Congressman Tony P. Hall, D-Ohio, joined 80 other members of Congress in introducing a bill that would ban imports of conflict diamonds into the United States. The bill would force the diamond industry and exporting countries in Africa to certify that gems sold in the U.S. are mined legally. The Act’s lead co-sponsors are Reps. Frank R. Wolf, R-Virginia, and Cynthia A. McKinney, D-Georgia and it has won the support of a human tights campaign with more than 70 member organizations.
The following are Rep. Hall’s comments:
Mr. Speaker, I will never forget the two-year-old girl who lost an arm to rebels, or what her fellow war victims told Congressman Wolf and me when we visited Sierra Leone’s amputee camp in 1999. When we asked what had happened to each of them, they told nightmarish tales of rebels who lopped off their hand to punish them for voting, or their legs or ears or arms so they would always remember how much the rebels hated the country’s elected government. But when we asked why their countrymen were suffering, they gave us a one-word answer: ‘diamonds.’
“There is no question that diamonds do a lot of good for a few southern African nations that, because of a quirk of geology, have the ability to secure their mines against takeover by thieves masquerading as ‘rebels.’ Diamonds also are making the industry wealthy beyond imagination: for example, De Beers, the monopoly which buys the overwhelming majority of uncut diamonds, just reported a 73 percent increase in profits in 2000.
“But for Sierra Leone, Angola, the Congo, Guinea, and Liberia, diamonds are a curse. They are a magnet for bandits, who seize diamond mines and trade their production for weapons, narcotics they use to numb their fighters to the tasks they demand, and the other materiel these big armies need. Diamonds in those countries are close to the surface and spread over large regions, so it is much harder to patrol mining done there. Because of that, and because the legitimate industry is so willing to help rebels launder their stolen gems, neither these countries nor the United Nations has been able to fend off these rebel forces.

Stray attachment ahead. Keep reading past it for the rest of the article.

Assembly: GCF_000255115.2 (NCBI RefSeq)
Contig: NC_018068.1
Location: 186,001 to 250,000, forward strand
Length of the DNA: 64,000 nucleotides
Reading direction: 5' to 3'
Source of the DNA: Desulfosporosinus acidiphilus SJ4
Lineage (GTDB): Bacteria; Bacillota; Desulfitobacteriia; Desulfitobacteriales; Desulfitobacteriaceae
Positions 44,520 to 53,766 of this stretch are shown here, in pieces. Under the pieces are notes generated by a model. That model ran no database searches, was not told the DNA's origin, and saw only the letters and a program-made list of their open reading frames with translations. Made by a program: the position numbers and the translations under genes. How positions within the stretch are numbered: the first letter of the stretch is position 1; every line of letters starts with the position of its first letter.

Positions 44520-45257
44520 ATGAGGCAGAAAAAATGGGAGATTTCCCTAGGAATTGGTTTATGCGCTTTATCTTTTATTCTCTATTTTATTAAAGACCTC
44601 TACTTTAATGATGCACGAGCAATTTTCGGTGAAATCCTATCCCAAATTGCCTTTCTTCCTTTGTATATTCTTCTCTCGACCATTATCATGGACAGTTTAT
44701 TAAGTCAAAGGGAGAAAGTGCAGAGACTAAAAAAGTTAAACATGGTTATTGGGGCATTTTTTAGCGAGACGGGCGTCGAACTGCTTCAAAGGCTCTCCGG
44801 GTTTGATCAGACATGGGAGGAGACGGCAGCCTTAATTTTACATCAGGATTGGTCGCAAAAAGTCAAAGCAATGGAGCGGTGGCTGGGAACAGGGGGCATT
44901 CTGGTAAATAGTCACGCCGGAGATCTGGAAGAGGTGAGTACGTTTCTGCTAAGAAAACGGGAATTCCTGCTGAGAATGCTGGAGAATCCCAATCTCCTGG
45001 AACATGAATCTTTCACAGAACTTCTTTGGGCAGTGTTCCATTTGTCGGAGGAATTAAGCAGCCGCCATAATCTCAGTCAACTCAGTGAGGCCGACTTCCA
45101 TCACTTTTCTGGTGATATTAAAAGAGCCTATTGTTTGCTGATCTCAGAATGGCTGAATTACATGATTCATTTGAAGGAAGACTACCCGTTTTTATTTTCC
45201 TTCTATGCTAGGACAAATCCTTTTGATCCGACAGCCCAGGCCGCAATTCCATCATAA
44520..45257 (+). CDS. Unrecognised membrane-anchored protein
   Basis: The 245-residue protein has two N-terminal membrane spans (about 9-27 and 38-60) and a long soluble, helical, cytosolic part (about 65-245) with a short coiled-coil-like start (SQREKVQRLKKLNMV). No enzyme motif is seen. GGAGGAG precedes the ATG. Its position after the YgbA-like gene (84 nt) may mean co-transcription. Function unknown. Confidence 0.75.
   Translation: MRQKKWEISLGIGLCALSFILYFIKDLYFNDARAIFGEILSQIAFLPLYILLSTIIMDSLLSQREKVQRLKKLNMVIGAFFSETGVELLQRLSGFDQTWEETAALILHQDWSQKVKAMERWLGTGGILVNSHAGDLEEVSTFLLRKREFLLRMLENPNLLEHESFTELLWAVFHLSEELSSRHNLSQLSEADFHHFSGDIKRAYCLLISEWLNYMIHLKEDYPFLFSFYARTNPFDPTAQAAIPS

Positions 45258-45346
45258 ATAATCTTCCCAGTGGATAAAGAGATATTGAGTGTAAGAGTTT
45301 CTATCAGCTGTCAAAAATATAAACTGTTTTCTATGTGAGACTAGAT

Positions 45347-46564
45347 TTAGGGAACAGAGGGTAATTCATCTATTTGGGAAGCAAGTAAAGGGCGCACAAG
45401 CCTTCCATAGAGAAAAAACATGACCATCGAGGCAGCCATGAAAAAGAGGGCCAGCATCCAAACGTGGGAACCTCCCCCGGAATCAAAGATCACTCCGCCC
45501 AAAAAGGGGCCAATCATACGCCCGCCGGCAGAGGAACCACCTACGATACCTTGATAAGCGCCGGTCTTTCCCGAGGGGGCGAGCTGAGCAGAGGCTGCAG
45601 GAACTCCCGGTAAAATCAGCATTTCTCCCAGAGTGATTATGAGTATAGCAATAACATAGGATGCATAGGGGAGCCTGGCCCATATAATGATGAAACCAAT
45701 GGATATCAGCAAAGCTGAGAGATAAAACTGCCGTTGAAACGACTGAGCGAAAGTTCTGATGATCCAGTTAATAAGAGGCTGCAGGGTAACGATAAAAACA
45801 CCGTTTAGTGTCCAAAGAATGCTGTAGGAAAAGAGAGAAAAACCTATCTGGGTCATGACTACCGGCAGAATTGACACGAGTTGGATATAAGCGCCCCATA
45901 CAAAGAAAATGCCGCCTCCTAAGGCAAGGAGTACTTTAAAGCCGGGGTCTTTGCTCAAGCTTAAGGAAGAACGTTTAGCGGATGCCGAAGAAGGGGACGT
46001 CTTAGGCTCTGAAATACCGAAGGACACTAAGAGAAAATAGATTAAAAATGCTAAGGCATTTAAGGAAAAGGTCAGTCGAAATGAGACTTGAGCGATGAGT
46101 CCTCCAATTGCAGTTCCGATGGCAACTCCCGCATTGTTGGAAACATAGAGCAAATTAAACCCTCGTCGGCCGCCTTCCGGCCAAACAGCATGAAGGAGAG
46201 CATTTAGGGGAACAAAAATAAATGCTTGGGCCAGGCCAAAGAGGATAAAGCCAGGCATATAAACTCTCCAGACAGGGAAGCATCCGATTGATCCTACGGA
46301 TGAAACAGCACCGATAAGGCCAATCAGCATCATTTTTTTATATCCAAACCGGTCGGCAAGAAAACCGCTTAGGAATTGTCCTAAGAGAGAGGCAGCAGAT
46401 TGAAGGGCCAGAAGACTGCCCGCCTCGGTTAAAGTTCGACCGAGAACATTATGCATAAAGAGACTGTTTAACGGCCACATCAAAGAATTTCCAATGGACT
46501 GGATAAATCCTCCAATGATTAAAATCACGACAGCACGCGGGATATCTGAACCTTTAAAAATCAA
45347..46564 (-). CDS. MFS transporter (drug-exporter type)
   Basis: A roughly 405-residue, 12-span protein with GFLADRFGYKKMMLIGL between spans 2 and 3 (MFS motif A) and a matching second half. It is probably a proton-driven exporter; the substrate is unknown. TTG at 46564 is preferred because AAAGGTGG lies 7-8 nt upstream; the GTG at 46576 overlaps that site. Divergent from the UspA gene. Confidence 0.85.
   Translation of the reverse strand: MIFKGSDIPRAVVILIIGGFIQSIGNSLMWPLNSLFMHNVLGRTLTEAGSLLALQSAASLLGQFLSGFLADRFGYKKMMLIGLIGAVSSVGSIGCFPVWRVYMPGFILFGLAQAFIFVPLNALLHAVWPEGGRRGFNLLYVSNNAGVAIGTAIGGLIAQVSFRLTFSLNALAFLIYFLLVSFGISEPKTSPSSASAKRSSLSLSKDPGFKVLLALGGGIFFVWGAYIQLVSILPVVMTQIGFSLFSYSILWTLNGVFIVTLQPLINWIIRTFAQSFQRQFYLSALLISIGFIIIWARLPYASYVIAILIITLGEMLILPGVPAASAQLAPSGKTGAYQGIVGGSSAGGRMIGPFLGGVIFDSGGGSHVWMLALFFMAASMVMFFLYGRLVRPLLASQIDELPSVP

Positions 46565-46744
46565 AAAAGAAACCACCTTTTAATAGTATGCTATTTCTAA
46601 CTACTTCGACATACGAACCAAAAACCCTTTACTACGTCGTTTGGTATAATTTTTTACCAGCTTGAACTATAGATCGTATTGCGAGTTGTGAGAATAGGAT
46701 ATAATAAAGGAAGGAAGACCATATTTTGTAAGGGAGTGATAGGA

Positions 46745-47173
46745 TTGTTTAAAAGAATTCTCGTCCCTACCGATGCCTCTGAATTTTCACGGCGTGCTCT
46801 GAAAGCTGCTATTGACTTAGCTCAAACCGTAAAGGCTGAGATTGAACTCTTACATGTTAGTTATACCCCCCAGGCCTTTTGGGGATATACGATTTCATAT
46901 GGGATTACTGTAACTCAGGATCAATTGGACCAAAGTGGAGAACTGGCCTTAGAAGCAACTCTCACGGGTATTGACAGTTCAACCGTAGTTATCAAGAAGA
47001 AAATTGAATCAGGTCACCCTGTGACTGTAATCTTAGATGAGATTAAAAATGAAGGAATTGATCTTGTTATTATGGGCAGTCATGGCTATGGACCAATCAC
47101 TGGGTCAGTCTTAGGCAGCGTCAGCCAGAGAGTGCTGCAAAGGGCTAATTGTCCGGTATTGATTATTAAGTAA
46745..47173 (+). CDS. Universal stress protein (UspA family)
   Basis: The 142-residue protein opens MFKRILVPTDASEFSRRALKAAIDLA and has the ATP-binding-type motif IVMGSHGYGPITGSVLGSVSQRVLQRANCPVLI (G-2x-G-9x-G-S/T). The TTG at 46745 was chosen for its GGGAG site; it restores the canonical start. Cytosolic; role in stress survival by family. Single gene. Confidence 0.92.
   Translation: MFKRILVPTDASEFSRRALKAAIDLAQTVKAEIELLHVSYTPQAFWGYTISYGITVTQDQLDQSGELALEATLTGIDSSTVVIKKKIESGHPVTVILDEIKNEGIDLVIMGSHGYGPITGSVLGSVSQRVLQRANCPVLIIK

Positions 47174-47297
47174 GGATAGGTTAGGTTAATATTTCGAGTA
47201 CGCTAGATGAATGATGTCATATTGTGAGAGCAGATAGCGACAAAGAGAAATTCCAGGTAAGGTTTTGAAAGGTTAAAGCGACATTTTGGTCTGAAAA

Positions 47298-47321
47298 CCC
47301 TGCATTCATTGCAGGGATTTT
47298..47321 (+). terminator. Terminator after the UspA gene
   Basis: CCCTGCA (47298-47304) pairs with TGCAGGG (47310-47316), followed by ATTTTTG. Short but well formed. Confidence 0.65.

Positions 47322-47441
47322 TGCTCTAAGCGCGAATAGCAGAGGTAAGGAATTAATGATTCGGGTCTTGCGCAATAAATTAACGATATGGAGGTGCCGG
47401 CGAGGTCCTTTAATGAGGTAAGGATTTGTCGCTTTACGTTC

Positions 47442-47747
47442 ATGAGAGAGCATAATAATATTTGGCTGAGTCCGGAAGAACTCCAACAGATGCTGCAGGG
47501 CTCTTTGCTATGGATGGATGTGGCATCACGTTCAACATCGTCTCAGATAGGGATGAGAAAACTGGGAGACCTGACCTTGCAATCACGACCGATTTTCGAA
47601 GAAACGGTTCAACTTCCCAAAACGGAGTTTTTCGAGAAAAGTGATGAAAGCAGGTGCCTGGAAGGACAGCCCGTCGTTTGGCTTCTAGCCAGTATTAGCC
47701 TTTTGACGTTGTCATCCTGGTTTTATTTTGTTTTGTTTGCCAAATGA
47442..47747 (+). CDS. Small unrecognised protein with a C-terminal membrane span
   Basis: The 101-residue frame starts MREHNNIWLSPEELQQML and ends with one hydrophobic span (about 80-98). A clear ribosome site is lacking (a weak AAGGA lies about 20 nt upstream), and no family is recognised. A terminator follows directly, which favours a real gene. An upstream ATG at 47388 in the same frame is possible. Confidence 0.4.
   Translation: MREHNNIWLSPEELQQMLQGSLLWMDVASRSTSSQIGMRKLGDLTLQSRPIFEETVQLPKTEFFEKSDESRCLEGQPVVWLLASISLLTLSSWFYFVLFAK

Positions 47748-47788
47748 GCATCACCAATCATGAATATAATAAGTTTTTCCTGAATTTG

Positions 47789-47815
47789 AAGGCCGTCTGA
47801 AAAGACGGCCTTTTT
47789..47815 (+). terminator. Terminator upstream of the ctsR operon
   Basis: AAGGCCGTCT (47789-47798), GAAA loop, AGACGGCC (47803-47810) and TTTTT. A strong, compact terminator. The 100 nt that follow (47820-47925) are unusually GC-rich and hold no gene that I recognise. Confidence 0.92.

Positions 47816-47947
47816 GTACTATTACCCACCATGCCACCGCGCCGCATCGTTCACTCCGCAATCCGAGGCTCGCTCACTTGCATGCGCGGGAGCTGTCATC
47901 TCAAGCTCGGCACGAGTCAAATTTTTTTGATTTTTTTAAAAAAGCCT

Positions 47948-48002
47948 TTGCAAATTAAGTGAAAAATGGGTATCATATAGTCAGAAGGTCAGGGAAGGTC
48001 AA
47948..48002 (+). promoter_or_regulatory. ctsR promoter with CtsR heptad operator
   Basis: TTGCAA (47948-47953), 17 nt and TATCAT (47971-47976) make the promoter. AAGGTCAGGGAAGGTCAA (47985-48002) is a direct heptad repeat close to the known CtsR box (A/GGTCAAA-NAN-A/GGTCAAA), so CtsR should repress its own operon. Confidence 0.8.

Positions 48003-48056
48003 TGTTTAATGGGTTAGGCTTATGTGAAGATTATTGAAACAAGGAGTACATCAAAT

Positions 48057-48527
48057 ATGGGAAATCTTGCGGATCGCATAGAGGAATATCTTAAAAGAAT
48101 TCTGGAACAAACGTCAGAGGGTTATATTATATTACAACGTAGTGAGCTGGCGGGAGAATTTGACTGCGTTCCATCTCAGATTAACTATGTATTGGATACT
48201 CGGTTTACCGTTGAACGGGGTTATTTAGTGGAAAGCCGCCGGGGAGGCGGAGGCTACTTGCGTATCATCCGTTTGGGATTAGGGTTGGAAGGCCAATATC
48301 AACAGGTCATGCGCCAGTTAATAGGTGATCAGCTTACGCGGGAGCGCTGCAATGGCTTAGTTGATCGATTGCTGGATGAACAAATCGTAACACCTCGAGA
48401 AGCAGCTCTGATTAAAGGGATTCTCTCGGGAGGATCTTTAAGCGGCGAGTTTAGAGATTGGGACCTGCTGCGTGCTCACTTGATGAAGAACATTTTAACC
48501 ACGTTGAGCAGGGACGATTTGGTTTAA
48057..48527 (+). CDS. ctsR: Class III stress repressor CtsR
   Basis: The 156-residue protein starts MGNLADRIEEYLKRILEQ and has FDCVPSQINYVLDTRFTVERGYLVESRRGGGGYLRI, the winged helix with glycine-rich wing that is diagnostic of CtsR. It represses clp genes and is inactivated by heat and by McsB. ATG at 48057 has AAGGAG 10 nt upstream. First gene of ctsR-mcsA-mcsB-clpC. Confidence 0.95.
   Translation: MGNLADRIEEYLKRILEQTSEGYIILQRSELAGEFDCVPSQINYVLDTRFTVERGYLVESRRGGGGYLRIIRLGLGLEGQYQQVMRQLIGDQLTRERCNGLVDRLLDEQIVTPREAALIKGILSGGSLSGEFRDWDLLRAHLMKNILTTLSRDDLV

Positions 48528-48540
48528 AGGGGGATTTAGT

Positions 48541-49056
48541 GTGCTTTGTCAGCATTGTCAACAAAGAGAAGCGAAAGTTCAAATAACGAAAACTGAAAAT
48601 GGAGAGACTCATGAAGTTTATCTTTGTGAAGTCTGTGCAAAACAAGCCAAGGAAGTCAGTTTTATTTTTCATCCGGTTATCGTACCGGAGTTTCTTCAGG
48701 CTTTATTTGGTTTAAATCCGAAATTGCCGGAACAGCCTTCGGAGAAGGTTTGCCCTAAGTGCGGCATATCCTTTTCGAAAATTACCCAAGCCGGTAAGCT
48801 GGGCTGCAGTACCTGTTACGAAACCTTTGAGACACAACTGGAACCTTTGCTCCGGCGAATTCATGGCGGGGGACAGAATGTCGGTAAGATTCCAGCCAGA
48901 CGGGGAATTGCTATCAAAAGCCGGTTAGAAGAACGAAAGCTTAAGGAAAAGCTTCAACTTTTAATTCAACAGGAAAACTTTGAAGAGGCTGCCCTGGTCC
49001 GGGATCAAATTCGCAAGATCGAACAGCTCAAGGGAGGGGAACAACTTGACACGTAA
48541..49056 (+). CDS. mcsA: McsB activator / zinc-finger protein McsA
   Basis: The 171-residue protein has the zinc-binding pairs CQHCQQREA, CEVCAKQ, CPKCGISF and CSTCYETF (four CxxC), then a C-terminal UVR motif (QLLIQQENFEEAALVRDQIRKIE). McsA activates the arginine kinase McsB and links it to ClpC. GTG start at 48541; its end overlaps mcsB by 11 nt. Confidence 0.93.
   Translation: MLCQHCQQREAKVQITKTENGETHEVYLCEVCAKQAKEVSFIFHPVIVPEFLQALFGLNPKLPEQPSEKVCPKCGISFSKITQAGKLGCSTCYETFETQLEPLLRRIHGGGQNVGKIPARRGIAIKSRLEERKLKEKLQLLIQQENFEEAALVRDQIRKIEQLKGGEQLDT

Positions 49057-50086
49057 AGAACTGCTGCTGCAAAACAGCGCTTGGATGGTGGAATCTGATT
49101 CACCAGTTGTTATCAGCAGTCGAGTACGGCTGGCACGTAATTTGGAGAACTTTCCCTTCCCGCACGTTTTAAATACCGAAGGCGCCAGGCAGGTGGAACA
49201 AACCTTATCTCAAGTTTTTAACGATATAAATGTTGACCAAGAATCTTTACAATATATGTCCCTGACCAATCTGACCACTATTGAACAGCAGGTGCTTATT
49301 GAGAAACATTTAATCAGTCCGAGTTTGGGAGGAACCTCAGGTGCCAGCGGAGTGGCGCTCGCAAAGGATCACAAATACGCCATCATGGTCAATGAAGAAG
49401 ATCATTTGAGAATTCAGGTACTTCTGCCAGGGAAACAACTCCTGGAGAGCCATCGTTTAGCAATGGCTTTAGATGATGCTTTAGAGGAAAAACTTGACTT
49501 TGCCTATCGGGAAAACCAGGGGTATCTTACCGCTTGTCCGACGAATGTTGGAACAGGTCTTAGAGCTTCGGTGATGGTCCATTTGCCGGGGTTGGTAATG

“I am convinced that, until this link between diamonds and war is severed, we will continue to see these atrocities — forced amputations, brutal murders of innocent civilians, widespread rapes and other sex crimes, and a generation of youngsters whose only education is as child soldiers. We will see no end to hunger, disease, and the other problems of war. For example, a recent International Rescue Committee survey of people who live in a relatively peaceful, but rebel-controlled, district of Sierra Leone found one in three dies before his or her first birthday – more than twice the country’s overall infant mortality rate. And we will continue to watch billions of dollars in aid pour into amputee camps and other humanitarian projects, while tens of billions in conflict diamonds pour out of these same countries.
“The Clean Diamonds Act grew out of the diamond industry’s own July 2000 promise that it would move swiftly to end the trade in conflict diamonds and establish a system of controls by December 2000. That hasn’t happened; without some pressure from US consumers, I doubt any effective solution will be implemented.